Vermont Democratic Party leaders cleared the path Saturday for party staff members to join the United Steelworkers union.Calling the move “historic,” VDP executive director Conor Casey said he thinks it’s the first time a state party has voted to recognize a staff union. As executive director, he’ll be on the opposite side of the bargaining table from his four staff members. But as the former political director for the Vermont State Employees Union, he’ll likely be a sympathetic negotiator.
The Burlington bitters and tonic company Urban Moonshine has been sold to Traditional Medicinals, which claims to be the largest organic tea company in the U.S.“The world needs more herbs and this is our best way to do it,” said Urban Moonshine founder Jovial King, who started the business nine years ago, brewing tinctures in her kitchen.Today, Urban Moonshine products can be found in co-ops and health food stores around the country, and in some chain stores including Whole Foods.
A mostly white audience jeered as a group of black Saint Michael's basketball players took a knee Saturday for the national anthem before an exhibition game with the University of Vermont.Spectators shouted "stand up" and loudly booed as half a dozen athletes kneeled as the song played. The protest mimics that carried out by National Football League players who have sought to bring attention to racial injustice and oppression of black Americans by refusing to stand during the anthem.
Muck Rack makes it simple to find people, tweets, or articles that mention any name, keyword, company, hashtag etc. We've compiled this guide to help you make the most of your search.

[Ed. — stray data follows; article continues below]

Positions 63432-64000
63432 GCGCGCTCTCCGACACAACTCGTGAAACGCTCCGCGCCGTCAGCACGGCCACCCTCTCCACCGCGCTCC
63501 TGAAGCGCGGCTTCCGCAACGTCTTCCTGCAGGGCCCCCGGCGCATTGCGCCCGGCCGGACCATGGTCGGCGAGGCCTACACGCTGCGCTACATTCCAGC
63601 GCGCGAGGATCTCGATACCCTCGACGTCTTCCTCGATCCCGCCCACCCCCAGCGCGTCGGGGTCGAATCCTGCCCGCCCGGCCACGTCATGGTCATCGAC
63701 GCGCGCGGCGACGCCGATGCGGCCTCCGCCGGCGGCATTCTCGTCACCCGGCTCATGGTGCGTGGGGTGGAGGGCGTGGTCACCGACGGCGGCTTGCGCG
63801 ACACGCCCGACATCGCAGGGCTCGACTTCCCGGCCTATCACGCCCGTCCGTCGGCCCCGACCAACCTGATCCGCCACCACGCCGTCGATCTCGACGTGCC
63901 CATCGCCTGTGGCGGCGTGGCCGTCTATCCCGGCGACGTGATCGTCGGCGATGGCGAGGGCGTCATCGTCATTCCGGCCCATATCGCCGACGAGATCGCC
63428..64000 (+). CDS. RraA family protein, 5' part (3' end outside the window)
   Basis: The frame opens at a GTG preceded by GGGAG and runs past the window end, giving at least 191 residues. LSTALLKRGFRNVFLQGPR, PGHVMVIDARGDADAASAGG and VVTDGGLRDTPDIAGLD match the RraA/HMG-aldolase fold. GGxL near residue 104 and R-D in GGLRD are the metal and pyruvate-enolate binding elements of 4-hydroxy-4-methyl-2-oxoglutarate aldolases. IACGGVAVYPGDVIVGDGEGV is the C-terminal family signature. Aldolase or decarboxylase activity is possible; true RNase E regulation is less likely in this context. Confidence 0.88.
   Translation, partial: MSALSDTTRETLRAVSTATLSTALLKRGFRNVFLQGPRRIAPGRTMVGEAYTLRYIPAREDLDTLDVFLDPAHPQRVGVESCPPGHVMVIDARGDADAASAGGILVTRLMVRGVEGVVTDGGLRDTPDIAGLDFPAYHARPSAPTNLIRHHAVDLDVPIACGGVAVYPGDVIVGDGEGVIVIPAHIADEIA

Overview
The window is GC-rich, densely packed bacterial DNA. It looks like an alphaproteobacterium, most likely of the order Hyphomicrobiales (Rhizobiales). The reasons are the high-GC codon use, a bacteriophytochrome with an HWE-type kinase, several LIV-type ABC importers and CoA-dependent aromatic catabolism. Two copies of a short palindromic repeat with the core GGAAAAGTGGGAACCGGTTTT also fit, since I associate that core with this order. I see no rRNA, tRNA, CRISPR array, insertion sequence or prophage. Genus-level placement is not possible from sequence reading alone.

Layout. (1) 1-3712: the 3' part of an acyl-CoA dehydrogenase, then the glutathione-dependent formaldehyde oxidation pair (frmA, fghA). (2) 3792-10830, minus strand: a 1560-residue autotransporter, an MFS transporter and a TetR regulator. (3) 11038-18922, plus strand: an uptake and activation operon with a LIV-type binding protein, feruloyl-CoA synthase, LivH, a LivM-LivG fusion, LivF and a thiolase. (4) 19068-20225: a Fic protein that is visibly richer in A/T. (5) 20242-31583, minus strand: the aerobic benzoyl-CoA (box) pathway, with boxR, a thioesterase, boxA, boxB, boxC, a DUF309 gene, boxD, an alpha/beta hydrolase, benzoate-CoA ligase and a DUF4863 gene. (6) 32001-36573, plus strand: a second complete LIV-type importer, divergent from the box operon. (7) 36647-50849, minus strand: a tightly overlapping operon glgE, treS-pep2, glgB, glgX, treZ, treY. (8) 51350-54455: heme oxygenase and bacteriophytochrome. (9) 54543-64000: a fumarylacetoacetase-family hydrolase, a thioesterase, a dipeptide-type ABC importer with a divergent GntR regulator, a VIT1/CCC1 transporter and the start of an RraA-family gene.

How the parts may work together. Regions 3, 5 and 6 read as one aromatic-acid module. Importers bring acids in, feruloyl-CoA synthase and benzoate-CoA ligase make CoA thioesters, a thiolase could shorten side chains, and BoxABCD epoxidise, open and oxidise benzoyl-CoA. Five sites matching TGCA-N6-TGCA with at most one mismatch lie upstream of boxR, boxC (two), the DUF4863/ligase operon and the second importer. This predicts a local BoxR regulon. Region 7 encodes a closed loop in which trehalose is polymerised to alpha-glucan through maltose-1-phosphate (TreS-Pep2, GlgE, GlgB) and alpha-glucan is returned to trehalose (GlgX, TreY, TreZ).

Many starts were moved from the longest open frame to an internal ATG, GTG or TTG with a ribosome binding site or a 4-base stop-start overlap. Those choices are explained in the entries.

Selecting a term
Start searching tweets, articles from media outlets, articles mentioned in tweets, journalists'
names, titles and bios with some suggested searches:
Companies or Topics (e.g. iPhone, Microsoft)
Phrases (e.g. "cloud computing") — use quotes to keep the terms together
Twitter handles (e.g. @username) — returns those who have mentioned or replied to
Names (e.g. "David Pogue")
Hashtags (e.g. #sxsw, #london2012)
Bio details (e.g. vegan, Olympics, father)
Muck Rack's Advanced Search allows for many boolean operators.
Find results that mention multiple specified terms, use AND or
+. For example, ensure each result contains both Elon Musk and Mark Zuckerberg by
searching Musk AND Zuckerberg or Musk + Zuckerberg.
Use the operators OR or , to broaden your search when you'd like either of
multiple terms to appear in results. (This is the default behavior of our search when no operators
are used). For example, results will contain either cake or cookie by searching cake OR cookie or cake,cookie
Use NOT or - to subtract results from your search. For
example, searching Disney will yield results about the Walt Disney Company as well as Walt Disney
World Resort. To exclude mentions of Disney World, search for Disney -World or Disney
When using one of these operators with a phrase, enclose it in quotation marks. For example, you can
find results about smartphones excluding Apple's iPhone 4S by searching smartphone -"iPhone
Exact case matching or punctuation
If you're searching for a brand name or keyword that relies on specific punctuation marks or capitalization, you can
find results that match your exact query by adding matchcase: before the keyword you're searching for, like matchcase:E*TRADE .
Use parentheses to separate multiple
boolean phrases. For example, to find journalists talking about having fun in Disney World or
Disneyland, search for ("disney world" OR disneyland) AND fun.
An asterisk can be used to search for any variation of a root word truncated by the asterisk. For example, searching for admin* will return results for administrator, administration, administer, administered, etc.
A near operator is an AND operator where you can control the distance between the words. You can vary the distance the near operation uses by adding a forward slash and number (between 0-99) such as strawberries NEAR/10 "whipped cream", which means the strawberries must exist within 10 words of "whipped cream".